Financing Hollywood through The Great Depression

Bank of America financed many of Hollywood’s most famous early films, including The Kid, Gone with the Wind, Snow White and The Seven Dwarfs, It’s a Wonderful Life, and West Side Story. The bank also helped to finance film studios in their formative years.

A.P. Giannini loved the movies. His commitment to financing film productions in Hollywood was strong, even during the Great Depression. Starting with The Kid in the 1920s, the bank went on to finance several other historically famous films including Gone with the Wind, Snow White and The Seven Dwarfs, It's a Wonderful Life, and West Side Story. Both Disney's Snow White and David O. Selznick's Gone With The Wind were made in the 1930s in the thick of the Great Depression. The more expensive movie, Gone With The Wind, had a production budget of $3,900,000.

Gone with the Wind was based on a Pulitzer Prize-winning novel by Margaret Mitchell, which was almost never even published. Mitchell was a private person who didn't want to share her 418,053 word book with the public. Her husband claimed that Mitchell spent too much time reading while recovering from an accident, so he stopped getting her books from the library and told her to write her own. After Mitchell wrote Gone with the Wind, a friend recommended she give it to Harold Latham of Macmillan Publishers. At first, she denied the existence of the manuscript. After she finally gave it to Latham, she changed her mind later and asked for it back. Latham refused and published the novel, which went on to sell nearly 2 million copies in the first year. A month after publication, the movie rights were sold to David O. Selznick for a then-record $50,000. Selznick later gave Mitchell another $50,000, admitting she'd been underpaid. She never published another novel, which many guessed was because of the huge and unwanted publicity surrounding her first.

Clark Gable was under contract with MGM at the time and they did not want to release him to play the role of Rhett Butler. Selznick had his heart set on Gable, and negotiated to pay him $7,000 ($115,574 today) per week and MGM would get half the profits from the film.

During the film’s production, Selznick ran out of money. A.P. Giannini met with Selznick and watched the footage of the movie in progress. After the screening, Giannini agreed to give Selznick a loan to finish the film.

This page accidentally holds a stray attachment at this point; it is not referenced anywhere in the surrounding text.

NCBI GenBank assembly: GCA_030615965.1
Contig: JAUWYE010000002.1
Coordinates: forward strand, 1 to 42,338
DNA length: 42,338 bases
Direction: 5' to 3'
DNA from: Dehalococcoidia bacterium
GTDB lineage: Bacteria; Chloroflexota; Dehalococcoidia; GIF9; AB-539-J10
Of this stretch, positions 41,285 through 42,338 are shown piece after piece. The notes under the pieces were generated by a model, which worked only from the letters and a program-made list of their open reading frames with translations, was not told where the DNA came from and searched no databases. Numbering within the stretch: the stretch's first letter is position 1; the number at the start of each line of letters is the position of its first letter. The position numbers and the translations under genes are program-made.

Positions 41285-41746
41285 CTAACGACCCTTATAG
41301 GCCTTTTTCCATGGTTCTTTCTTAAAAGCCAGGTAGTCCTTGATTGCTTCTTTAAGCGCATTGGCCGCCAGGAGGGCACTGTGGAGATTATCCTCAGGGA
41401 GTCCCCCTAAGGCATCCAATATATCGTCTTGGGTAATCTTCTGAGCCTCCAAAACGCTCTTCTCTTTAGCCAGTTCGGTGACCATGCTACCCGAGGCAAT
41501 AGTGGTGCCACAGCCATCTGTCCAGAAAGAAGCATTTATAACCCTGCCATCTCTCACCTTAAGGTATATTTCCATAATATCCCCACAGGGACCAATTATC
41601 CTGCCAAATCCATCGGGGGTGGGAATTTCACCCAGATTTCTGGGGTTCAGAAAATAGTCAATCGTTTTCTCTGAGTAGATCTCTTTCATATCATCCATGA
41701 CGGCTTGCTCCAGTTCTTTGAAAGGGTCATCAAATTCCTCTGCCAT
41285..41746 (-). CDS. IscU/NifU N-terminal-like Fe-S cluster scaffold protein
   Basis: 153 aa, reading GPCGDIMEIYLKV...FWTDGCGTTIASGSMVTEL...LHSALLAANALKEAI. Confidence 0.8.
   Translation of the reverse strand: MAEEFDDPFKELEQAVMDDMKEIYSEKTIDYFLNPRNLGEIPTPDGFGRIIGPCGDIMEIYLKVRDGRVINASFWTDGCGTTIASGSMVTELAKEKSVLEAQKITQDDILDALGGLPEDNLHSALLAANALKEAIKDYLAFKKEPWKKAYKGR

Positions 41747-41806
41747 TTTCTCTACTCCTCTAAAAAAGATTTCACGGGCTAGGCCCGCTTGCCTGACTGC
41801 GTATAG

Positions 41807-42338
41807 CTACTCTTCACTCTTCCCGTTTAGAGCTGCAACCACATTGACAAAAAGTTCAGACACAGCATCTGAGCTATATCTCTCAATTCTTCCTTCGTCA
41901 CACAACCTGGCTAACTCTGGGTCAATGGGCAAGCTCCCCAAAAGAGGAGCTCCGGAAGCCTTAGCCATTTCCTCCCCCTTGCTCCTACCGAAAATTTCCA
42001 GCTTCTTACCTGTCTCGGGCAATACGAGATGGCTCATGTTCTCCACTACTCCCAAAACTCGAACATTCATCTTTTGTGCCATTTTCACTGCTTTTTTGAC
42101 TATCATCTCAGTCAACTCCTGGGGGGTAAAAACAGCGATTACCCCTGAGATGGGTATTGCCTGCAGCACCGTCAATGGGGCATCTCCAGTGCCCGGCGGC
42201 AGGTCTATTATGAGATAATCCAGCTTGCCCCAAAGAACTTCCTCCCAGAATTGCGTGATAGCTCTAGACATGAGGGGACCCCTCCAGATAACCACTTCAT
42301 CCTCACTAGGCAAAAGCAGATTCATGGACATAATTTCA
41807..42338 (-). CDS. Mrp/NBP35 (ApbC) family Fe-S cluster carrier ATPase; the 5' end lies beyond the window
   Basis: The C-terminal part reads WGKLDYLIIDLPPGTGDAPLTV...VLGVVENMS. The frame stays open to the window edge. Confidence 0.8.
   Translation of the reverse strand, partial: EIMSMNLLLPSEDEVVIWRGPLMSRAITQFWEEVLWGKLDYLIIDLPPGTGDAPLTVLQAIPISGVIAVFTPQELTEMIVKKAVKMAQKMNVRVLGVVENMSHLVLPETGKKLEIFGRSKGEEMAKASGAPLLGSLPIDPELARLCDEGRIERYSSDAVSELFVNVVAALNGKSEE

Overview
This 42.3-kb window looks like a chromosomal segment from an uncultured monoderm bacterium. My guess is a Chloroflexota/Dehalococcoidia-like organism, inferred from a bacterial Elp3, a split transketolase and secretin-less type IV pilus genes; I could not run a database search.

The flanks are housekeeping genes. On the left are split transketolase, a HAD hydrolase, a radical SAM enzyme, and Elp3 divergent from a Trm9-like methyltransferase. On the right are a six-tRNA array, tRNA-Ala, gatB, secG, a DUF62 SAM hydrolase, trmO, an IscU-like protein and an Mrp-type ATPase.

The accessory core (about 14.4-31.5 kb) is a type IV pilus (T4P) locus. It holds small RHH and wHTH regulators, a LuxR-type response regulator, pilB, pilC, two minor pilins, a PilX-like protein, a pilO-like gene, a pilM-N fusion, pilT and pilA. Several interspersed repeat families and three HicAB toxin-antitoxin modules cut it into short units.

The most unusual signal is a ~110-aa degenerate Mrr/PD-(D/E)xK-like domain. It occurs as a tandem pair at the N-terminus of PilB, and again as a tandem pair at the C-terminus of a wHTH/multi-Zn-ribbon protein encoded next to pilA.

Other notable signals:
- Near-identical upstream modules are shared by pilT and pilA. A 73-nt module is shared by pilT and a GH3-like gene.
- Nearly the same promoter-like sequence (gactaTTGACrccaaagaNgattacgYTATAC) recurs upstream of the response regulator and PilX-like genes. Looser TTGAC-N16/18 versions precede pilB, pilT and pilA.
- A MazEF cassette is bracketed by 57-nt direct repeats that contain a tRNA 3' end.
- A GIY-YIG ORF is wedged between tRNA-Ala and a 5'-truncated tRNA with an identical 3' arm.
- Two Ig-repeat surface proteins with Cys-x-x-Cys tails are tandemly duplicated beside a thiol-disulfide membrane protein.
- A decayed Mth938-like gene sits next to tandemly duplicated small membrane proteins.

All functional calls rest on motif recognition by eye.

Factoring in its eight rereleases in theaters over six decades, Gone with the Wind is considered the highest grossing film of all time. Many also believe that it's the most watched film in terms of total tickets sold for theatrical screenings. Although there is no accurate tally, about 35 million tickets were sold in the UK alone since its original release in 1939.

In addition to film productions, Bank of America also helped to finance film studios in their formative years, including Columbia Pictures, United Artists, MGM and Warner Brothers along with independent producers like Sam Goldwyn and Hal Roach. Many of the film industry’s leaders like Joe Schenck, Sidney Grauman, Will Rogers, D.W. Griffith, Louis B. Mayer, Douglas Fairbanks and Mary Pickford at one time sat on the bank’s advisory boards for branches specifically connected to studios, like our Hollywood branch or on our executive loan committees, advising on the financing of films. Famed director Cecile B. DeMille was, for a time, a vice president of Bank of America. 

Joseph Kennedy once spoke of Bank of America's role in financing Hollywood during a lecture he gave at Harvard Business School. He spoke specifically of Attilio “Doc” Giannini (who managed many of our early film accounts and was the brother to one our bank’s founders A.P. Giannini) that he'd been: “Really responsible for the condition of the motion picture business, so far as finance goes today. Dr. Giannini took on the financing of the motions pictures when hardly a bank in the United States would consider it. He is responsible today for most of the financing of many companies.”

Bank of America went on to finance hundreds of films, a tradition that continues to this day.

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